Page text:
Trump to sue Facebook, Twitter, Google over alleged censorship, says they've 'ceased to be private'
Trump said social media companies 'ceased to be private' due to Section 230 liability protection
Former President Donald Trump on Wednesday announced that he will lead a lawsuit over alleged censorship against Twitter, Facebook and Google – three tech companies that removed him from their platforms after the Jan. 6 attack on the Capitol by a mob of his supporters.
The lawsuit will be a class-action, with Trump as the lead plaintiff, claiming that he's been censored by the companies. He spoke about the legal action from his golf club in Bedminster, New Jersey.
"I stand before you this morning to announce a very important... development for our freedom and freedom of speech," Trump said. "In conjunction with the America First Policy Institute, I'm filing, as the lead class-action representative, a major class-action lawsuit against the big tech giants, including Facebook, Google and Twitter, as well as their CEOs."
"There is no better evidence that big tech is out of control than the fact that they banned the sitting president of the United States earlier this year," Trump added. "If they can do it to me they can do it to anyone."
Twitter, YouTube and Facebook each barred Trump over his false claims that the presidential election was stolen, alleging that he contributed to the violence at the Capitol on Jan. 6. YouTube is owned by Google.
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"After close review of recent Tweets from the @realDonaldTrump account and the context around them – specifically how they are being received and interpreted on and off Twitter – we have permanently suspended the account due to the risk of further incitement of violence," Twitter wrote in a blog post about its decision.
But Republicans and Trump himself have maintained that these companies are unfairly censoring conservatives, pointing to international dictators who still can post on Twitter.
Trump said the lawsuit will be filed in the Southern District of Florida, seeking "injunctive relief" against "shameful censorship of the American people." There were three separate complaints filed in Miami federal court under Trump's name Wednesday, one against each of the social media giants.
"While the social media companies are officially private entities, in recent years they have ceased to be private with the enactment and their historical use of Section 230, which profoundly protects them from liability," Trump said. "It is in effect a massive government subsidy, these companies have been co-opted, coerced and weaponized by government actors to become the enforcers of illegal, unconstitutional censorship."
Trump called social media companies "the de facto censorship arm of the U.S. government."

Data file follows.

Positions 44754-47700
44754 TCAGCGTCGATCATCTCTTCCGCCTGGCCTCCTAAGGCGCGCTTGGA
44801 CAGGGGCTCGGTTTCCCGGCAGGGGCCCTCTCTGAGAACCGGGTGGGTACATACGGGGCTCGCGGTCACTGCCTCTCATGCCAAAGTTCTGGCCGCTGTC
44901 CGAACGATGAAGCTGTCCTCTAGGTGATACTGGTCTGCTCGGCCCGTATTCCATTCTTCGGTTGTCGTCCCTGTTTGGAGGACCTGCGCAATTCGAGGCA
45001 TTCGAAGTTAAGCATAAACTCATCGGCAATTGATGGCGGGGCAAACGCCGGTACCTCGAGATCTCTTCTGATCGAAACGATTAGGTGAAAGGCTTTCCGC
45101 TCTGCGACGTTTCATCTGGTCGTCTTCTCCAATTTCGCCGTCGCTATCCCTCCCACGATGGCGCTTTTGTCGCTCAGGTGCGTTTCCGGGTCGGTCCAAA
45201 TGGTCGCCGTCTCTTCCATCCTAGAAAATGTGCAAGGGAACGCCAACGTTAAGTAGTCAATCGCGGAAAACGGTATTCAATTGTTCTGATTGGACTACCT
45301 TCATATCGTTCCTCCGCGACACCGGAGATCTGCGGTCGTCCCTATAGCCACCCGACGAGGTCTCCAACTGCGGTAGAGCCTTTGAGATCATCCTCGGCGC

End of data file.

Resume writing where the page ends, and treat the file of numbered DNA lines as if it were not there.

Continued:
He added that "this was especially clear during the pandemic," citing policies against contradicting health experts and the fact that those companies suppressed information alleging that the coronavirus originated in the Wuhan Institute of Virology.
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Shoshana Weissmann of the libertarian R Street Institute, which supports a robust reading of Section 230 to provide broad protections to tech companies, pushed back on Trump's comments. Weissmann said the idea that tech companies "benefiting from a law prevents them from being private is asinine."
"Government cannot wave a wand and say 'you're public now,'" she added. "The idea that this is a subsidy is also nowhere near the truth… And finally, government pressuring companies or companies taking cues from government entities also does not magically turn them into government actors."
"This is a full misunderstanding of how the law works," Weissmann said.
Trump's lawsuit is going to be led by the America First Policy Institute (AFPI), a nonprofit run by several allies and alumni from the Trump administration. AFPI President and CEO Brooke Rollins introduced Trump before the remarks Wednesday.
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"It's no surprise then that they want the First Amendment gone," Rollins said of "progressives" and "elites."
"They don't advocate for abolition... but they do advocate for curtailing it into meaninglessness. Nowhere is that more evident than in the suppression of First Amendment rights online," she continued.
AFPI's Pam Bondi, meanwhile, said the lawsuit isn't just for conservatives who believe they've been wronged, but also to protect others.
"This isn't just for conservatives, this is for our media... this is for Democrats and even progressives whose speech should be protected under the First Amendment," she said. "Do you remember that Tulsi Gabbard was censored when she was running for president?"
The Associated Press contributed to this report.